What Traders are Talking About:
* Argentine truckers strike. Argentine truckers started an indefinite strike at midnight over demands for higher transport rates, a new trucking fleet and better working conditions at ports. Leaders of the truckers union are scheduled to meet with Argentina's ministry of transport today. With Argentina's main grain shipping season just around the corner as harvest activity starts to pick up, a quick resolution to the trucker strike is needed or grain exports will be impacted. Argentine dockworkers returned to work last Wednesday, but could go on strike again if port managers don't meet their wage/working condition demands by March 24.
The long and short of it: With both truckers and dockworkers making labor demands, there appears to be greater-than-normal odds of some shipping delays at the start of Argentina's main grain shipping season.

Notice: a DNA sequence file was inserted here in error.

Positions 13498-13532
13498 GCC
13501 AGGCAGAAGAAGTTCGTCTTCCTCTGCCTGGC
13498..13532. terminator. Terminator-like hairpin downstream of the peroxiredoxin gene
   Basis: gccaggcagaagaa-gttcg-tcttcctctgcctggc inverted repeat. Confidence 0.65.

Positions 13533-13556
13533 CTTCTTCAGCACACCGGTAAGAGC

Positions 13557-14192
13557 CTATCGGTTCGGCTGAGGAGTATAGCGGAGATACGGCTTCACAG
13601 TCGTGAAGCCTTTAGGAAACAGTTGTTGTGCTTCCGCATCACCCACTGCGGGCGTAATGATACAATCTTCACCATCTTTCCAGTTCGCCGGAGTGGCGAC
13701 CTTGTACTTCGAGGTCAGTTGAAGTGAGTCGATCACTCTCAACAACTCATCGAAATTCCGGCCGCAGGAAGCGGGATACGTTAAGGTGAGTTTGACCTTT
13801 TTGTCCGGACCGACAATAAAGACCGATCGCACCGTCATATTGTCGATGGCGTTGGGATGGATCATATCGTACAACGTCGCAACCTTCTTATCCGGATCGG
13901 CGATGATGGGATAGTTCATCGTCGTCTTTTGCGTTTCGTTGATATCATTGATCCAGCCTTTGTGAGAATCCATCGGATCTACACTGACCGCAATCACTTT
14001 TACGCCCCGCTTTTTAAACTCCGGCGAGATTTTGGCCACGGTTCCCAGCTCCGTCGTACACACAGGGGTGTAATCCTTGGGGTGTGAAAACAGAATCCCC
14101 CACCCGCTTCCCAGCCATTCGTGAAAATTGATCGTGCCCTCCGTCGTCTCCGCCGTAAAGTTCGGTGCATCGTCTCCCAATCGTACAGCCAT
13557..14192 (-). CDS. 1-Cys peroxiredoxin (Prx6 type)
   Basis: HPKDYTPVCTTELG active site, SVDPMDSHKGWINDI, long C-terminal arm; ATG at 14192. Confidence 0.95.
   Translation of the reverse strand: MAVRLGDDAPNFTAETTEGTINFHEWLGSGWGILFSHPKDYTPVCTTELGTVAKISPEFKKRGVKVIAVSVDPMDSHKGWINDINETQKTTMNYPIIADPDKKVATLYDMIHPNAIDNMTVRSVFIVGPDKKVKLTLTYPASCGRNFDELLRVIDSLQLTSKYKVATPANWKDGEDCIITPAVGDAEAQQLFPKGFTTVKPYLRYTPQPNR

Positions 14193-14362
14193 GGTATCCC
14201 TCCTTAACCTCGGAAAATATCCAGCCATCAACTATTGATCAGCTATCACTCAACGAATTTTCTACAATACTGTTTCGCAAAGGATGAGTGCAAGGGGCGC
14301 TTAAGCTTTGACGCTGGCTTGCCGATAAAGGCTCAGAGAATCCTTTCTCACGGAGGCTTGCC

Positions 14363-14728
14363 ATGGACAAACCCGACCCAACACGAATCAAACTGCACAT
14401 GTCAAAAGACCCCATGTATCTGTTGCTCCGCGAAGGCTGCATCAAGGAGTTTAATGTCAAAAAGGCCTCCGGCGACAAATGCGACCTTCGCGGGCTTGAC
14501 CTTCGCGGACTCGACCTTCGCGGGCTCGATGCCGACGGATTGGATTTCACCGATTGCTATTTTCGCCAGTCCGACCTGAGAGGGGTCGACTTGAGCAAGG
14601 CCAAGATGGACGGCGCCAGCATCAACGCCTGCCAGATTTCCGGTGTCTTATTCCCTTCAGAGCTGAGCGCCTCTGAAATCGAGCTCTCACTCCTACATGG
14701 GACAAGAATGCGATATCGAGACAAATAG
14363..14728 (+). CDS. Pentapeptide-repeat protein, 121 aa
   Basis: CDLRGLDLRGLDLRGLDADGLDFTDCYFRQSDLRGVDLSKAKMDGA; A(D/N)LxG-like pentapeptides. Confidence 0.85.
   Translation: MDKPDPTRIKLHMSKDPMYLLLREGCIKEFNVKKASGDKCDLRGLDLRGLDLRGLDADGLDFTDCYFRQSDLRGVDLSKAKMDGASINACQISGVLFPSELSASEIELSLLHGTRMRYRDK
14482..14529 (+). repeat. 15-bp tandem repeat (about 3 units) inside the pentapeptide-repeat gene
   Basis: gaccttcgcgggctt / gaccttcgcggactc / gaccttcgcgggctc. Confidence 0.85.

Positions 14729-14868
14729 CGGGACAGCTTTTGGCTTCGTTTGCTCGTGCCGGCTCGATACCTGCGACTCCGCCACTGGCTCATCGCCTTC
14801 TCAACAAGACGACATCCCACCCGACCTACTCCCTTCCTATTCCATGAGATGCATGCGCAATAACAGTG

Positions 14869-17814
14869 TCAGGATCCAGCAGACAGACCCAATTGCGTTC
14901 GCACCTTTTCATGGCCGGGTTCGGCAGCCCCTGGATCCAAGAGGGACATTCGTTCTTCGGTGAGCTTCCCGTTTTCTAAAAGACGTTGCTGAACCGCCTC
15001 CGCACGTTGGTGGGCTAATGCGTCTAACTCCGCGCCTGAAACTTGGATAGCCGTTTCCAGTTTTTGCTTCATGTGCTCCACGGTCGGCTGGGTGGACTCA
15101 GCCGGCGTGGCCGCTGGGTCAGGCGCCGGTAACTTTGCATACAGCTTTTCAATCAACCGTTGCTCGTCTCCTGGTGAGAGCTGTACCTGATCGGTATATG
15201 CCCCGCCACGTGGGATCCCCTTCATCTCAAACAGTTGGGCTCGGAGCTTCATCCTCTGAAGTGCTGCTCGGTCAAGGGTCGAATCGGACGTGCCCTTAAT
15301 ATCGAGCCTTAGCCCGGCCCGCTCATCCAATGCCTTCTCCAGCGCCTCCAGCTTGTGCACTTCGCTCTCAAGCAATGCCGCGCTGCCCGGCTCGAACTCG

* Warm and wet this week. The warm, windy and dry conditions that produced record high temps for many areas of the country's midsection last week are expected to be replaced by warm and wet conditions this week. Areas of the western Corn Belt are forecast to get 2-plus inches of rain. Slightly lesser amounts are likely across the eastern Corn Belt. Meanwhile, dry areas in the Central and Southern Plains got precip overnight and the rains are expected to continue into mid-week.
The long and short of it: The rains are needed across the Plains and western Corn Belt, especially after last week's unseasonably hot conditions.
* Southern Brazil to remain dry. Rio Grande do Sul in far southern Brazil is forecast to remain hot and dry this week. With the soybean crop in this area remaining stressed, it's likely some private forecasters will further lower their Brazilian soybean production estimates. Meanwhile, conditions are forecast to be generally favorable for late-developing crops and early harvest efforts in Argentina.
The long and short of it: As long as the soybean crop in southern Brazil remains stressed and crop estimates continue to decline, downside risk in the soybean market is limited to mild profit-taking.
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